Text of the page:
Ad notam. Diverse years' notes/2.27
Main problem of Ukraine: Lack of freedom of speech
HolidaThe holiday action of Ukrainian Socialist Party devoted to the International Day of Workers’ Solidarity and to the International Day of Free Press, which is celebrated on May 3, was carried out in Ukraine under the slogan “For Freedom of Speech!” According to Alexandr Moroz, the leader of Ukrainian socialists, this is the most topical slogan for Ukraine. The lack of freedom of speech is a most pointed issue. Indeed, during the latest election campaign, not only socialists suffered because of the impossibility to represent their views to the electorate. However, the Ukrainian Central Election Committee does not consider the lack of freedom of speech to be a factor seriously influencing the election’s results. The authorities believe that there is freedom of speech in Ukraine. Moreover, they take care of journalists. Now, they try to supply all journalists with gas pistols, and they render assistance to the families of journalists who do not manage to protect themselves with gas pistols or with other means. The Ukrainian President passed a decree to protect children of journalists who have died while executing their professional duty. “I would not like any journalist to use this decree,” ForUm quotes Alexandr Moroz, the leader of the Socialist Party. However, many families still have to use the help of authorities, but the authorities themselves fight against freedom of speech.
“In 1999, New York Committee on Journalists’ Protection included President Leonid Kuchma on the list of “the ten worst enemies of the press,” - the report of Freedom House international organization reads. The same year, during the presidential campaign and later, the situation with Ukrainian mass media was aggravated with the state’s pressure upon the press’s freedom. Opposition newspapers were persecuted and closed, and TV programs were censored.” The document also reports that the mass media’s capability to gather information mostly depends on oligarchs controlling almost all important private editions in Ukraine. The mass media are under presidential pressure and seldom dare to criticize the executive power.” The organization’s experts notice that, in Ukrainian legislation, there is no accurate difference between the right to a private life for average people and politicians, which allows the latter to demand great sums from journalists as “compensation of moral damage.”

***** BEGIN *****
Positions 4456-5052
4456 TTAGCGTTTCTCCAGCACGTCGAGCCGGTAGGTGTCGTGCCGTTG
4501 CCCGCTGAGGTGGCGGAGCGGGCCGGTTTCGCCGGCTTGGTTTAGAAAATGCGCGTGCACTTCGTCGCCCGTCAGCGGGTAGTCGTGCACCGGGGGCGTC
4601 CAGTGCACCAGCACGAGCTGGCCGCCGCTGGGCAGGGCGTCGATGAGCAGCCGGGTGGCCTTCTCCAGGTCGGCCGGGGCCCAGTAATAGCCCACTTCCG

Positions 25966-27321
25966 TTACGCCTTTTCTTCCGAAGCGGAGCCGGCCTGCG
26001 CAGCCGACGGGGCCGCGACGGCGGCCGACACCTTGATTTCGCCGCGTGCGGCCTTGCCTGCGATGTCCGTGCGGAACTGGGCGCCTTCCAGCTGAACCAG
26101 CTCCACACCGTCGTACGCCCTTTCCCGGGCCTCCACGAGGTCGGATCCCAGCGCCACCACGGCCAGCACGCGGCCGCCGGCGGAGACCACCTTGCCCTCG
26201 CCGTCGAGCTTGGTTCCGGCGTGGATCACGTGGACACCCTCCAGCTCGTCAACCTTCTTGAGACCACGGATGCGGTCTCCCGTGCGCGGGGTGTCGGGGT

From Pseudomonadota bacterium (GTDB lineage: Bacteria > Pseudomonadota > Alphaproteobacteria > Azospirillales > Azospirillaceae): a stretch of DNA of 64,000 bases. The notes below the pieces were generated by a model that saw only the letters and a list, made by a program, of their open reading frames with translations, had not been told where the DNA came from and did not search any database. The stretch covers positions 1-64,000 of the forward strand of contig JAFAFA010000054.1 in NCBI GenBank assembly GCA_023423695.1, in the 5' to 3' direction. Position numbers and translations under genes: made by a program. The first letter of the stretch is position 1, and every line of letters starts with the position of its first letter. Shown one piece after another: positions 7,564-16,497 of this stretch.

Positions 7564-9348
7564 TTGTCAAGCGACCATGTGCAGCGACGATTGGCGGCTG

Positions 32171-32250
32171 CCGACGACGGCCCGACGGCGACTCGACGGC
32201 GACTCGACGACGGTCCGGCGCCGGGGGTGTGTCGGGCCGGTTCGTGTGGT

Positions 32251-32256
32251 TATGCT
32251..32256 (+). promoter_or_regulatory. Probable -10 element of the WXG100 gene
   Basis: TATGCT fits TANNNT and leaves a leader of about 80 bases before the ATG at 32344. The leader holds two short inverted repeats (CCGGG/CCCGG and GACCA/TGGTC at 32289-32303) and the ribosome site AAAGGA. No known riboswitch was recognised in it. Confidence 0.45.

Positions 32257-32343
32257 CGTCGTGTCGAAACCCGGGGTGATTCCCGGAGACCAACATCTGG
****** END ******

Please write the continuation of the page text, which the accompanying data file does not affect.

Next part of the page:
“After Kuchma was reelected, the persecution of freedom of speech continued,” - the report reads. – September 2000, Svoboda edition (Freedom) had to stop publishing articles criticizing some high functionaries. September 16, 2000, journalist for Ukrainska Pravda Georgy Gongadze disappeared.
Journalists in Ukraine are disconnected, while professional unions do not play such a large role. The official post-Soviet Association of Ukrainian Journalists is not completely independent. The number of its official members makes up 12,000 people, while about one-third of them are women. Women make about 10-15 percent of the Editors-in-Chief Guild of Ukrainian mass media. The same could be said about other press organizations that are being financed by the West, including the Committee of Journalist Protection, Ukrainian Media-Club, and the Centre of Freedom of Speech. In general, these organizations do not have any influence upon the political process. The report also notices some attempts of the Ukrainian authorities to establish control over the Internet, which have been, happily, unsuccessful so far. However, they are being continued.
Since 1992, Freedom of Speech Review , published by Freedom House, Ukraine regularly receives the status of a “partly free country." The socialists were right in having understood that, while the press is only partly free in Ukraine, the country itself is free only in part. Probably, while possessing the fool freedom of speech, Ukraine would be a completely other country…
Translated by Vera Solovieva